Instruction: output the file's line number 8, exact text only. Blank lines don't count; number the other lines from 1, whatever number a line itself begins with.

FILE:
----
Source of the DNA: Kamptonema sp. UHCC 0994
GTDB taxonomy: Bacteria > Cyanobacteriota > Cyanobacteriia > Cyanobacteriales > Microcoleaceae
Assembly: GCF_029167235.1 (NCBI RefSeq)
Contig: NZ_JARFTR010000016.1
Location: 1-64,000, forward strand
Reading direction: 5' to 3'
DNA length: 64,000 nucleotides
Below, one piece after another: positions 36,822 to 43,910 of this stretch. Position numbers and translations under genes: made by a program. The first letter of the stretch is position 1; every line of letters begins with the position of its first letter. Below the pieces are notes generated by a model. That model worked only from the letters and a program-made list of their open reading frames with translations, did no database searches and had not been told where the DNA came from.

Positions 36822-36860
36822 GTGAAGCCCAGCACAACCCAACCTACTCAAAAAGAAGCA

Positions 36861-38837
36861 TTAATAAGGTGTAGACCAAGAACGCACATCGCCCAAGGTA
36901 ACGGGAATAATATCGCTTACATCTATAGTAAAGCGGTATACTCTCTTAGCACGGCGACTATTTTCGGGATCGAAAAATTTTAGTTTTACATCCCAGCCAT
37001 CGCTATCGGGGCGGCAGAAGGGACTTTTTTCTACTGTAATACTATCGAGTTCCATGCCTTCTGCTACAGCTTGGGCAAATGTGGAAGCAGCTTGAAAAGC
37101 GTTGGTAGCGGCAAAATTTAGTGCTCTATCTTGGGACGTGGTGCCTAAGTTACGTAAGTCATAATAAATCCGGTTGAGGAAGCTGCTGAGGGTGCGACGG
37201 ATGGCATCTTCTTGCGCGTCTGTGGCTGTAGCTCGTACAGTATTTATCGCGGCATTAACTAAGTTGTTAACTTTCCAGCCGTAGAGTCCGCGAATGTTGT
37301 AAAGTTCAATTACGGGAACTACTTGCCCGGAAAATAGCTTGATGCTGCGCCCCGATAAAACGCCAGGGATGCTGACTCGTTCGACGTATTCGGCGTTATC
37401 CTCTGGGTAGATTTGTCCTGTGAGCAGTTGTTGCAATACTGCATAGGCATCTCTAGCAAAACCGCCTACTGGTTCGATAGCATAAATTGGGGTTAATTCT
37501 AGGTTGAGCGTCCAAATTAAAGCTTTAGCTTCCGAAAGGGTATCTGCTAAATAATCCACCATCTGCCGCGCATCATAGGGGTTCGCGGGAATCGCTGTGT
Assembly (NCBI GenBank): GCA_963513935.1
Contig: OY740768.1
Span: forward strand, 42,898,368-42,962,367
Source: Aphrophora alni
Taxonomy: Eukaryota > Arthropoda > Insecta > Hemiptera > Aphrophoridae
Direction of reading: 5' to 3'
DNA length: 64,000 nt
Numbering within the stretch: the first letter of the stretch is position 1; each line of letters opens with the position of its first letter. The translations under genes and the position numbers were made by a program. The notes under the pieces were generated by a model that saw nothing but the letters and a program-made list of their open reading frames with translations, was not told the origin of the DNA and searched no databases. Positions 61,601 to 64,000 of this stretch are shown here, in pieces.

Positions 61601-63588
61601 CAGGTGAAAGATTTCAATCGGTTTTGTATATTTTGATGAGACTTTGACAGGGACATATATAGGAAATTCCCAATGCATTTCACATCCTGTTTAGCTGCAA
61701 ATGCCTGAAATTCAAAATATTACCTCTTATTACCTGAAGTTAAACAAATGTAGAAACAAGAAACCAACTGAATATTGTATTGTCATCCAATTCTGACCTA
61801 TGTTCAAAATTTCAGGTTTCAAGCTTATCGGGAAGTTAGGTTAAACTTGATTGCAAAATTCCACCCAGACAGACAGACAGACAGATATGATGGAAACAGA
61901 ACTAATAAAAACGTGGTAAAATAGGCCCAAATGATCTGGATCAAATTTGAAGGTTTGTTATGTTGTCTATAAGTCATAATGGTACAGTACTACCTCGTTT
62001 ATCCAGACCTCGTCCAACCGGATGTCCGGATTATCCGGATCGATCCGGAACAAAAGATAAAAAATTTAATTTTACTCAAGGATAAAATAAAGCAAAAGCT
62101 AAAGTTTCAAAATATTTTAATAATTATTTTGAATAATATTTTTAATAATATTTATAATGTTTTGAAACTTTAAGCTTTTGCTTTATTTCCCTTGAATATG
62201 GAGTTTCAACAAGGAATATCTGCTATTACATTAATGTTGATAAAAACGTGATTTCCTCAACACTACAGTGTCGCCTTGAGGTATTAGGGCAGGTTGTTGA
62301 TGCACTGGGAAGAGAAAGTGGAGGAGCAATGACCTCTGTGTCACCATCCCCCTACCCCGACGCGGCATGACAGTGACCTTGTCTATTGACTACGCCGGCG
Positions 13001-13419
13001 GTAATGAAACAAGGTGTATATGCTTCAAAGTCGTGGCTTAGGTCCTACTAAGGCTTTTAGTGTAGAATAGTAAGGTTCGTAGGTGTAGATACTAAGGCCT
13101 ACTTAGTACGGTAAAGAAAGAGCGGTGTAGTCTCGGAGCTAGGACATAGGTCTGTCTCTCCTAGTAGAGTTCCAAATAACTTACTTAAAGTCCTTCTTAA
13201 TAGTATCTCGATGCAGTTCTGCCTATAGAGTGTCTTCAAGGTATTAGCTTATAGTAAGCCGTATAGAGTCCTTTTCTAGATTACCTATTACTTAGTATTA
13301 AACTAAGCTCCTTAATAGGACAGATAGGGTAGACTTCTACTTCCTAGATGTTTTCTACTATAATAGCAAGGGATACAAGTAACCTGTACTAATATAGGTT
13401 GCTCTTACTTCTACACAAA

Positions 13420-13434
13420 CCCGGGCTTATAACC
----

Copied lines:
Below, one piece after another: positions 36,822 to 43,910 of this stretch. Position numbers and translations under genes: made by a program. The first letter of the stretch is position 1; every line of letters begins with the position of its first letter. Below the pieces are notes generated by a model. That model worked only from the letters and a program-made list of their open reading frames with translations, did no database searches and had not been told where the DNA came from.